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Just recently I had an interview for a network Engineer position. The interviewer asked me the following: You have a building of 5 floors, where each floor has around 30 employees. What is your way of structuring such a network?

I tried my best and then he told me that I should have a network room in the basement. There I have my routers connected with LA. In each floor I have my switches connected also with LA and forming a ring with the routers in the basement. Of course, spanning tree is on.

His answer is not so clear to me. Can anyone point out the standard way of structuring such a network?

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    This is simply too vague. There's no "one-size fit all" answer and the one they provided is very poor. A switch ring is an awful topology. – JFL Jul 8 at 6:22
  • Sorry but I have been working in Networks field for only 18 months now. So I'm not an expert. But I've seen many of my employers customers use the switch ring topology. I though it's a good way. Could you please clarify why it's so bad? Thanks in advance. – AhmedWas Jul 8 at 10:03
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Sorry for being blunt but if you can't answer that you should reconsider applying for that position.

When asked such a question you should counter with "what are the requirements?" - how redundant, resilient, fast, future-proof does the network need to be? Are there hot spots (data center, power users)? Is there a budget?

The usual structure is to run horizontal cabling within each floor, usually twisted-pair copper, distributed by one or more L2 switches. For high bandwidth demands (>10 Git/s), fiber may be necessary.

The floor cabinets are connected to a central cabinet via vertical cabling, usually fiber. For smaller buildings and low bandwidth demands, copper may also be used. The central cabinet should use L3 distribution to the floor cabinets - fast routers or L3 switches. Again, with low requirements, you can also use simple, "flat" L2 distribution.

Note that you shouldn't use rings for L2 connections, only trees. If redundancy is required, start at central distribution with dual switches and dual downlinks.

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  • Thanks for your answer. I have 3 questions. Thanks in advance: 1- If I have more employees in each floor that I need to install four L2 switches instead of one per floor. These four switches should be connected to each other as ST mesh? 2- Only switch no.1 should be connected to the base L3 switch? or both switch no1 and no4 should be connected to the base? 3- Why L2 rings are bad for redundancy? – AhmedWas Jul 8 at 10:42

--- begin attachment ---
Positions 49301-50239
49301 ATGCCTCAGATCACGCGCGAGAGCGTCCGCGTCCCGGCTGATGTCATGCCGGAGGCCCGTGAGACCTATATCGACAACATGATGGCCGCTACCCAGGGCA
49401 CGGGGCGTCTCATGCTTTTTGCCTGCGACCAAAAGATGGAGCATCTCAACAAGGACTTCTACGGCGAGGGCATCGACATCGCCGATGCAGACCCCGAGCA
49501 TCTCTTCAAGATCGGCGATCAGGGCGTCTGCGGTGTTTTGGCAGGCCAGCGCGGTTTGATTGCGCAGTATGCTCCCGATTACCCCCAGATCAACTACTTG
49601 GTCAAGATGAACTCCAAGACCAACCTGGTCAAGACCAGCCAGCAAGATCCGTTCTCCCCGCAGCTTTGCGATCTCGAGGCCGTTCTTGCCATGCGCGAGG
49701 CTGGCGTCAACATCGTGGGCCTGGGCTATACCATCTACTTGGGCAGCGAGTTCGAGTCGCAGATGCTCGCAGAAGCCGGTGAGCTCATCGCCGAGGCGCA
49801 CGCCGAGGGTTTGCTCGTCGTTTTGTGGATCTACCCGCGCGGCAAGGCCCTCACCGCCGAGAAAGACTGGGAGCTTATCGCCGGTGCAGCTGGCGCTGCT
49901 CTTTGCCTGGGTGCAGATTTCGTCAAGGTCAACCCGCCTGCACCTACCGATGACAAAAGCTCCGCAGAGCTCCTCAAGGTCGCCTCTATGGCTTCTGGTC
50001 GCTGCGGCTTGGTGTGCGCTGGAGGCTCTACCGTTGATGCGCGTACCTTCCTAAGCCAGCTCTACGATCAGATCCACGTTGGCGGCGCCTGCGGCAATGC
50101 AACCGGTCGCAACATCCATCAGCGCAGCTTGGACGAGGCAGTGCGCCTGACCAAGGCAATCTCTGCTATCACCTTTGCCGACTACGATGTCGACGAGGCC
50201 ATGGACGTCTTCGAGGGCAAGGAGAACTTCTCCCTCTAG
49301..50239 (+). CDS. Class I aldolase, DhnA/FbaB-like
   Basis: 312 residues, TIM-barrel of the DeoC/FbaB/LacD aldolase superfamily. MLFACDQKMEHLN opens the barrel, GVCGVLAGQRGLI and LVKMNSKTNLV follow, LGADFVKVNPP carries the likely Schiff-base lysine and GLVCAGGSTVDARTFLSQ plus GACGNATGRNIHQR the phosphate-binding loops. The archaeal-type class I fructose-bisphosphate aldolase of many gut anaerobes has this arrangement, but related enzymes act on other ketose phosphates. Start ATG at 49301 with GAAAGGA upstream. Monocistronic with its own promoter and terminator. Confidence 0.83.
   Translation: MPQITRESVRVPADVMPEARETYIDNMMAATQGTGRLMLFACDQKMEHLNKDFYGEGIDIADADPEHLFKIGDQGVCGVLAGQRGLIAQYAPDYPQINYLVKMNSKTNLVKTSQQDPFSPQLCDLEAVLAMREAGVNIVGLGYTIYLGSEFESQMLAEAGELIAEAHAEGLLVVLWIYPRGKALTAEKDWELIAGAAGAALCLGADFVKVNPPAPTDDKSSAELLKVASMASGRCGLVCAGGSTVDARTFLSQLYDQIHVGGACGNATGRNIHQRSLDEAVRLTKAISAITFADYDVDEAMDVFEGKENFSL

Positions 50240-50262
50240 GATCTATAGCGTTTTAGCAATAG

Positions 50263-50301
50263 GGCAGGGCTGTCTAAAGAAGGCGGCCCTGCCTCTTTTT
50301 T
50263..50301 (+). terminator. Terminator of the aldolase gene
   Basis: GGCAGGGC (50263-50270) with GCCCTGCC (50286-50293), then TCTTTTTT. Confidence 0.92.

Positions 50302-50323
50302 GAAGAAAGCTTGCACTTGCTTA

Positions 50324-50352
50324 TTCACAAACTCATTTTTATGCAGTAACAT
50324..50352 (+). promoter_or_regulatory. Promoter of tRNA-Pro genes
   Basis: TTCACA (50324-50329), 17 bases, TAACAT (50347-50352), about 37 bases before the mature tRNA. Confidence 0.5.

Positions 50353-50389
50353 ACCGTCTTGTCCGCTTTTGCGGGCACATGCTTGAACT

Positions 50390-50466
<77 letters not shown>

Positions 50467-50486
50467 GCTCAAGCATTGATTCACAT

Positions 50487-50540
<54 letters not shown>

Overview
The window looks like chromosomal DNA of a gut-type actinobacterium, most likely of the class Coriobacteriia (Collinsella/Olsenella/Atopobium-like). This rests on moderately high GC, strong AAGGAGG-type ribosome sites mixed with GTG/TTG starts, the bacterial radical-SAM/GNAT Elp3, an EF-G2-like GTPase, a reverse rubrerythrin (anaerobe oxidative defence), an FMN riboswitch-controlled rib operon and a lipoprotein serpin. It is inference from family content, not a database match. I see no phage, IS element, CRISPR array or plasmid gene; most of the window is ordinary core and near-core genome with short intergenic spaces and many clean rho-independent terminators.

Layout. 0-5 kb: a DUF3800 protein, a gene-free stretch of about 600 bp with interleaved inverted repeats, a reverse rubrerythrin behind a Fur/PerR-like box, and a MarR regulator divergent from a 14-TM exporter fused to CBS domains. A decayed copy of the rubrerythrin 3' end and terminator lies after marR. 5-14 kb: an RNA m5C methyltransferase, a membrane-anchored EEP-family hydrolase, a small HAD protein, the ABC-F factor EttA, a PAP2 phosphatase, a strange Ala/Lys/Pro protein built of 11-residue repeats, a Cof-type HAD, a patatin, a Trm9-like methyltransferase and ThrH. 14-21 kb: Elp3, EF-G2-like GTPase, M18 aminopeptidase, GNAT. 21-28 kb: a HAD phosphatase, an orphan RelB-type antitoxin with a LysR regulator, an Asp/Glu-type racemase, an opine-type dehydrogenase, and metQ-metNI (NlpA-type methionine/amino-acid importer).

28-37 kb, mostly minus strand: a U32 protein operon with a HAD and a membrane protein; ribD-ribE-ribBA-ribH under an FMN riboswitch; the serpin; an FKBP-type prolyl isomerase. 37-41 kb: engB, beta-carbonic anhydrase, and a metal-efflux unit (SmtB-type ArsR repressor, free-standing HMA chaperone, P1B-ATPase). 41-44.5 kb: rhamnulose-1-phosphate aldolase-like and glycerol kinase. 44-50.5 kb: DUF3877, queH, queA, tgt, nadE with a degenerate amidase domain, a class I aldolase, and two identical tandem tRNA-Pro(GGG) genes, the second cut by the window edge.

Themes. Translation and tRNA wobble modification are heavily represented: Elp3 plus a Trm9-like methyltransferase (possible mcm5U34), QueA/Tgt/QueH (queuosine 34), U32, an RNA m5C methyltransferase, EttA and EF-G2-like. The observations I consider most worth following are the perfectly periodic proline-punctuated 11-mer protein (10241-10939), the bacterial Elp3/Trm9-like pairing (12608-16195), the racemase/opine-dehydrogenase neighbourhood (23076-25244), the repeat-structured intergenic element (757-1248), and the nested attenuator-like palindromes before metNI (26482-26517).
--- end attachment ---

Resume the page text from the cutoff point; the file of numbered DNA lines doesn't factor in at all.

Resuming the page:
• 1+2) If you need more switches, just add them to your floor cabinet - make sure you uplink each of them to the central switch(es) individually and don't chain them. Interconnecting them isn't required but may be useful for redundant uplinking. 3) Standard Ethernet is not designed for rings or meshes, and long chains need to be avoided generally. The spanning-tree protocol (RSTP/MSTP) blocks all redundant ports anyway, so they're only actually used in failover scenarios. – Zac67 Jul 8 at 11:38
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For building 5 floor network .. just chossen

  1. layer 3 switch as core
  2. 5 layer2 as access switch
  3. router connecting for internet access

Use horizontal cabling peer to peer

Consider 6 vlan in total 5 vlans for each floor &1vlan for management . Configure 6Svi and DHCP configuration , intervlan concept ,access-list in layer3 core switch.choose one router connecting for internet and router has to connect with layer3 core switch so that internet access cann provided for all six floor .. each 5 floor access configuration should be done 5 trunk links should be configured from layer3 core switch to layer2 access switch

Dchp configuration in layer3 switch will used to allocate ips dynamically to desktops on all floors

Access-list in layer3 switch will used to restrict vlan between them to communicate according to organisation requirements . U can setup layer3 and router in baseroom of building and all trunk links will connect from layer3 switch to access switch towards upwards...

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